Arctic Tipping Points Can Ripple Around the World

JACOBSHAVN BAY, GREENLAND - AUGUST 24: (ISRAEL OUT) Icebergs float in the Jacobshavn Bay on August 24, 2007 near the town of
JACOBSHAVN BAY, GREENLAND - AUGUST 24: (ISRAEL OUT) Icebergs float in the Jacobshavn Bay on August 24, 2007 near the town of Ilulissat, Greenland. Scientists believe that Greenland, with its melting ice caps and disappearing glaciers, is an accurate thermometer of global warming. (Photo by Uriel Sinai/Getty Images)

Recently, I was invited to Anchorage, Alaska, by the U.S. State Department to join Barack Obama, John Kerry and other world leaders to discuss Arctic resilience in the context of rising impacts from climate change.

The Arctic is one of the last remaining wildernesses. The unforgiving conditions ensure it remains sparsely populated. As a result, some of the most dramatic changes on the planet are occurring far from view. Here communities, from the Alaskan Yupik to the Greenland Inuit native tribes, have developed and adapted resilient societies for millennia. But now the Arctic is changing faster than ever before in modern history, as a result of human-caused climate change and ecosystem degradation. More worryingly, we are seeing the first signs that the Arctic is approaching tipping points that, like toppling dominos, are likely to lead to a cascade of events that will affect us all.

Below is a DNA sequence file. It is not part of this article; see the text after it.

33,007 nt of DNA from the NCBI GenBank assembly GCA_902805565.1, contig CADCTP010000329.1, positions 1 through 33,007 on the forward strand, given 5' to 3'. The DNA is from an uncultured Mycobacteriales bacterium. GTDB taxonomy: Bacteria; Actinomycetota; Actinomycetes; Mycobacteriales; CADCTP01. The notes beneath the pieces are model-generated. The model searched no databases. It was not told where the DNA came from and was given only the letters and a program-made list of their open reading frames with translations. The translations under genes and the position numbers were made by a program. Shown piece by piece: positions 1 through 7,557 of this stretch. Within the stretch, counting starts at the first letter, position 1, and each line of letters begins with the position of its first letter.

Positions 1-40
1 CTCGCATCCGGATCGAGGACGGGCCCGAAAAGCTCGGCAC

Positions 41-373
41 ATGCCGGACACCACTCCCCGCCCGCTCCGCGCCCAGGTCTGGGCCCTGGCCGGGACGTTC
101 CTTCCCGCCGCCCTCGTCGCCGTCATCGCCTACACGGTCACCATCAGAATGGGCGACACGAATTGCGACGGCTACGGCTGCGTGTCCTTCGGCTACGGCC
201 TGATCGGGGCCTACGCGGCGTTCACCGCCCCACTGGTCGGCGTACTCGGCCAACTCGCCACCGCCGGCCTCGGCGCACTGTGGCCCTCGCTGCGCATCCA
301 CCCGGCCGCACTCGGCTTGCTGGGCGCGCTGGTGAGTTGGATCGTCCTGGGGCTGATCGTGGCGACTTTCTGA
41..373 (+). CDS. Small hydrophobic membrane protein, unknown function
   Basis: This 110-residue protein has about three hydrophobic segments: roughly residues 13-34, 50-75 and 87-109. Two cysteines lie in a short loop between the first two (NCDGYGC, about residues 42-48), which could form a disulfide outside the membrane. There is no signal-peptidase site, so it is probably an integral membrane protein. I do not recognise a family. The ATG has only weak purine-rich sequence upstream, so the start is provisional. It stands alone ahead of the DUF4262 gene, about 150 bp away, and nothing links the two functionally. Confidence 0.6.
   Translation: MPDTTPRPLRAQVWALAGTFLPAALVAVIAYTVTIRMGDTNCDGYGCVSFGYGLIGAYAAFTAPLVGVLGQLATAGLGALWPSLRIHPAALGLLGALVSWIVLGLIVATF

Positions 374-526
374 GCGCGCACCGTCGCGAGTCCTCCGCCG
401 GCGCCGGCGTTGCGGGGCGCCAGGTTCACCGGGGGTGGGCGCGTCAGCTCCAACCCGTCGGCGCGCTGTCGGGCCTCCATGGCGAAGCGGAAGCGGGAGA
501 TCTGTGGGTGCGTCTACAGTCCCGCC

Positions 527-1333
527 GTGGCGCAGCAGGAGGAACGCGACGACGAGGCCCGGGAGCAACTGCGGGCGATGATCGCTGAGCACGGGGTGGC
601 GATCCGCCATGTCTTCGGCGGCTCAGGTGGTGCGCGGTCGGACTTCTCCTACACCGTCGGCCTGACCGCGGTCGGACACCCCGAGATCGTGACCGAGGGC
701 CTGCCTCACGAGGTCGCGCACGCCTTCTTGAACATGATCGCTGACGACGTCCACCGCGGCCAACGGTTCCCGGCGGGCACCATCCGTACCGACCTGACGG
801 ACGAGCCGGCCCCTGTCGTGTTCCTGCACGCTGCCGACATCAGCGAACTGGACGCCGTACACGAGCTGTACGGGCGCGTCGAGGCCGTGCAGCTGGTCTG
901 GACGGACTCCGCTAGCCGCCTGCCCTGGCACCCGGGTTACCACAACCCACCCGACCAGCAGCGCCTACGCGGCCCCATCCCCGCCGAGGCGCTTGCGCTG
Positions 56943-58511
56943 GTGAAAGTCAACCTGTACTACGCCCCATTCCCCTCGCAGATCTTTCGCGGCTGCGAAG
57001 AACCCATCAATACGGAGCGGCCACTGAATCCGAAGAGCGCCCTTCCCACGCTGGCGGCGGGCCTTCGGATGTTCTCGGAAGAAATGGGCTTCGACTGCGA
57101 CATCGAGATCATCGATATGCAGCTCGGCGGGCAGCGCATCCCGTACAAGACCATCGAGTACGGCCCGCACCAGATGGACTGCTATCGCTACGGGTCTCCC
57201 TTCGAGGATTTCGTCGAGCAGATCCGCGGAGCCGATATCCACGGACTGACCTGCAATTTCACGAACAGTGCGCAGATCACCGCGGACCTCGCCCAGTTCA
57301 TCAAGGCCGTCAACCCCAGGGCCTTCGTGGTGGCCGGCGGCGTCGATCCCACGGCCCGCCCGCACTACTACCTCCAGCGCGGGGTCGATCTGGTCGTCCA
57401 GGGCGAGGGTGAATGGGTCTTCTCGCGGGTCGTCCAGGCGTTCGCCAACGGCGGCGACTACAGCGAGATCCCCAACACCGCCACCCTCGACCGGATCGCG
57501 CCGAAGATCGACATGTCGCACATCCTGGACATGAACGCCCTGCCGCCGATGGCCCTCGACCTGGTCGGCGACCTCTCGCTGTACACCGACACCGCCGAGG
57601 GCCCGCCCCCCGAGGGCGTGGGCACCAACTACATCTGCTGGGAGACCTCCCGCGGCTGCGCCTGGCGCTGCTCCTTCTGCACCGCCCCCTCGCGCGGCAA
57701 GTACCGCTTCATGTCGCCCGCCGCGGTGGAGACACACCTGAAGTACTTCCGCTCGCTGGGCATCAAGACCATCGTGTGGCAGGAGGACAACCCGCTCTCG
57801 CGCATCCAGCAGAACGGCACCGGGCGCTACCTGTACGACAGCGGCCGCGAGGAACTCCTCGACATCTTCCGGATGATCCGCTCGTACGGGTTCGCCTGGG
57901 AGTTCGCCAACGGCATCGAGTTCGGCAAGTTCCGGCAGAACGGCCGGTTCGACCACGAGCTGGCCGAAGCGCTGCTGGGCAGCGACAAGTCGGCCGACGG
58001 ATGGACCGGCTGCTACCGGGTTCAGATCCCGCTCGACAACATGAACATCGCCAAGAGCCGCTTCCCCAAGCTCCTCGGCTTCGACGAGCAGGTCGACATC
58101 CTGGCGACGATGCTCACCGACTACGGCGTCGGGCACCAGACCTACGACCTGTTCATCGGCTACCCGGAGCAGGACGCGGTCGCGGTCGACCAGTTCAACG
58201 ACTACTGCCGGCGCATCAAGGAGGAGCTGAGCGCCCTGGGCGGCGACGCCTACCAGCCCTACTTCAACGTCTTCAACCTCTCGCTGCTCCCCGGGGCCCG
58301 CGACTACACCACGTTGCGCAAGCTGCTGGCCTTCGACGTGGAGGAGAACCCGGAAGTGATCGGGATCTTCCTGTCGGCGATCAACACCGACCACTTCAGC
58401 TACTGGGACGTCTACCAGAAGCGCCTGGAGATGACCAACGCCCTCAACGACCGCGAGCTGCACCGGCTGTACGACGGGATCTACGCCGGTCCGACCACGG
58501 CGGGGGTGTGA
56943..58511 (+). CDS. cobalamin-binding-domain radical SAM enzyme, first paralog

Without dramatic reductions in greenhouse gases, by the end of the century much of the Arctic is predicted to be more than five degrees warmer than today, and in places nine or 10 degrees. There will be no sea ice in the summer months leading to other abrupt, potentially irreversible, ecological and physical changes -- sea ice this summer has already dropped well below the long-term average. The Arctic Ocean will become more acidic, corroding anything with a shell. The stability of the Greenland ice sheet -- which contains enough water to raise sea levels globally by at least six meters -- will be in doubt. The so-called Atlantic thermohaline circulation, including the Gulf Stream and its warm waters that ensure a mild northern-European climate, is in jeopardy. And the melting permafrost is already buckling buildings, roads and pipelines and may lead to a large release of methane, a gas more than 20 times as potent at trapping heat than carbon dioxide.